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Author Fotache, Catalin Grig
Title Ignition in convective-diffusive systems
book jacket
Descript 265 p
Note Source: Dissertation Abstracts International, Volume: 58-03, Section: B, page: 1382
Thesis (Ph.D.)--Princeton University, 1997
The main goal of this work is understanding the controlling mechanisms and responses of forced ignition in an environment where chemistry and transport phenomena are intimately coupled. To analyze systematically this interaction the well-characterized counterflow configuration is selected whereupon a cold fuel jet impinges on a heated air jet, and ignites as the air temperature is raised gradually. In this configuration the ignition response is studied experimentally and numerically with extensive variations of the fuel dilution, flow strain rate, and ambient pressure, for hydrogen and $\rm C\sb1{-}C\sb4$ paraffins. Experimentally, the temperatures are measured by thermocouple and Raman spectroscopy, while flow strain rates are determined through laser Doppler velocimetry. The experimental envelope comprises pressures of 0.1-8.0 atm, fuel concentrations from 0 to 100%, and strain rates between 50 and 700 s$\sp{-1}.$ Computations are performed using various detailed kinetic and transport models, whose adequacy is assessed by comparison with the experimental results. Through computational simulations, the controlling ignition mechanisms are isolated and analyzed. Simplified kinetic models are derived and evaluated, by using sensitivity/flux analyses and the Computational Singular Perturbation (CSP) method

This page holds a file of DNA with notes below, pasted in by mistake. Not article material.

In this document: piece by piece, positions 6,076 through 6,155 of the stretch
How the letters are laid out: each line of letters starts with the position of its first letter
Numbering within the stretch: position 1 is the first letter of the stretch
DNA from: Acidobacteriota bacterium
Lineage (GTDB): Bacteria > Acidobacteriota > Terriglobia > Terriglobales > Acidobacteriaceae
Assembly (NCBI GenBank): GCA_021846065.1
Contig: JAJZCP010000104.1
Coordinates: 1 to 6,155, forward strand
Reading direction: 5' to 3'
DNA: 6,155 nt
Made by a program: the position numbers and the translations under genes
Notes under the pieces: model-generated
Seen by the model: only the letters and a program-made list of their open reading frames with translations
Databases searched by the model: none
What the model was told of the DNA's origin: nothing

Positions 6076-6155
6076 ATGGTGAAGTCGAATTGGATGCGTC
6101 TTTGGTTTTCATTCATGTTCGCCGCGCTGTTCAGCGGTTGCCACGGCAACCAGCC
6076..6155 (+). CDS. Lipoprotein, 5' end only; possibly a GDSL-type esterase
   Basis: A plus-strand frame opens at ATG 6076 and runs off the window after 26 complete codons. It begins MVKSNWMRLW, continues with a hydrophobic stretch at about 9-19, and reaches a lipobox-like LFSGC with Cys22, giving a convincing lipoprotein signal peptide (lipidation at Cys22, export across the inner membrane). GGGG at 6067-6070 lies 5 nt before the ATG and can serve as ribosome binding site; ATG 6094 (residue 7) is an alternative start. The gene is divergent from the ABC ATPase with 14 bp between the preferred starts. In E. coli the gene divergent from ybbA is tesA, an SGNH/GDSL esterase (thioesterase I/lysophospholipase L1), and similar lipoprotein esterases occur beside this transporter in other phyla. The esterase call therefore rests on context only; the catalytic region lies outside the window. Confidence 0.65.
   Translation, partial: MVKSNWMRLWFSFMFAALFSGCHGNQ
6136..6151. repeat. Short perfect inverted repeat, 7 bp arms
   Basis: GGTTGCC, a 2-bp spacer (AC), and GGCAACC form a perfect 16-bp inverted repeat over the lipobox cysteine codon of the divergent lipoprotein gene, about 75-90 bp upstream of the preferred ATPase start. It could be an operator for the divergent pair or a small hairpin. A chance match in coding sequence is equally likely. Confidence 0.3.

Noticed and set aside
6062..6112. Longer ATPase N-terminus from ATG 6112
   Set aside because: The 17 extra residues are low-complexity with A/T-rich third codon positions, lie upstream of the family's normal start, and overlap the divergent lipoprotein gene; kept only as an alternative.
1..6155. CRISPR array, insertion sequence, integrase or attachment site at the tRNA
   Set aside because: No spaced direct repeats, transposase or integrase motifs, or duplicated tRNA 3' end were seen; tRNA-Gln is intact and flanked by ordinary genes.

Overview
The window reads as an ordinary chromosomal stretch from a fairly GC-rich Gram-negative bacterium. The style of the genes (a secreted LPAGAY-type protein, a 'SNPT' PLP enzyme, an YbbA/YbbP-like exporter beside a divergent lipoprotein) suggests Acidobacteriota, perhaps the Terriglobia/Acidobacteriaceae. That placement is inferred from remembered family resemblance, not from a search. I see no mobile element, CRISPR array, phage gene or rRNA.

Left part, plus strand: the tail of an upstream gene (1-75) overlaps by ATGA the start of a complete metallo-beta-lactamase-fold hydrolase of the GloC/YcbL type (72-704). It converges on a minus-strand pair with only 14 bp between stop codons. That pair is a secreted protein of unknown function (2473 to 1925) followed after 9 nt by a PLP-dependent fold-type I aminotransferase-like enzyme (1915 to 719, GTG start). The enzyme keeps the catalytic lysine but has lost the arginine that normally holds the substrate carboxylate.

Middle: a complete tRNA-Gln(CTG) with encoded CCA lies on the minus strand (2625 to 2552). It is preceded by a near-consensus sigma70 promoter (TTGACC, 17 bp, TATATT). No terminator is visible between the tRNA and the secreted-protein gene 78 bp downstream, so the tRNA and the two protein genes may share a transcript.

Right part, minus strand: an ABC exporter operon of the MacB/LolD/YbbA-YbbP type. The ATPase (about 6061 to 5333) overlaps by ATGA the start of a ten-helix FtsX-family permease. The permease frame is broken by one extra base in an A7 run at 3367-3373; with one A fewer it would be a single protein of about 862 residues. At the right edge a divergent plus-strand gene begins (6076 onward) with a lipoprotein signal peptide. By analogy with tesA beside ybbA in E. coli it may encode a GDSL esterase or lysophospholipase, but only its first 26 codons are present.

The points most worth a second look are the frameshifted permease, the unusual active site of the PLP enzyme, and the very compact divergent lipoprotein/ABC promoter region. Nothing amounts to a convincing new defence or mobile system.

The investigation demonstrates that the coupling chemistry-transport can produce unexpected responses, even for the arguably simplest H$\sb2$-air kinetic system. Here, up to three stable steady-states are identified experimentally for identical boundary conditions, corresponding to the distinct regimes of frozen flow, mild oxidation, and flaming combustion, respectively. These states can be accessed in a dual-staged ignition sequence, with radical runaway followed by thermokinetic ignition. The pattern, however, depends on the imposed parameters. Specifically, three ignition limits are found when pressure is varied; the first two are characterized by radical runaway only, whereas the third is thermokinetic in character, and may involve dual-staged ignition. The similarity with homogeneous pressure-temperature explosion limits is attributed to the dominance of similar chemistry. When this involves fast kinetics only the transport effects are minimal, such as occurs within the second limit. Conversely, the other two limits are transport-sensitive because of the relatively slower dominant chemistry
The homogeneous-heterogeneous analogy persists when studying the hydrocarbons. For example, increasing pressure uniformly facilitates ignition in both systems. The transport of heat and chemical species out of the reaction zone, however, requires higher temperatures for nonpremixed ignition. Furthermore, nonpremixed ignition is affected by preferential diffusion of light species such as H$\sb2.$ As a result, the addition of relatively small amounts of hydrogen to the fuel jet dramatically reduces the ignition temperature for low ignitability fuels, such as methane. Finally, the presence of diffusive-convective losses results in a selection of the most efficient chemical branching modes. For hydrocarbons, this selection typically implies the dominance of high temperature kinetics, although the C$\sb4$ alkanes show possible transition to a low-to-intermediate temperature branching mode in the limit of elevated pressures. Further research is suggested in this area, as well as in other related directions
School code: 0181
Host Item Dissertation Abstracts International 58-03B
Subject Engineering, Aerospace
Engineering, Chemical
Engineering, Mechanical
Alt Author Princeton University
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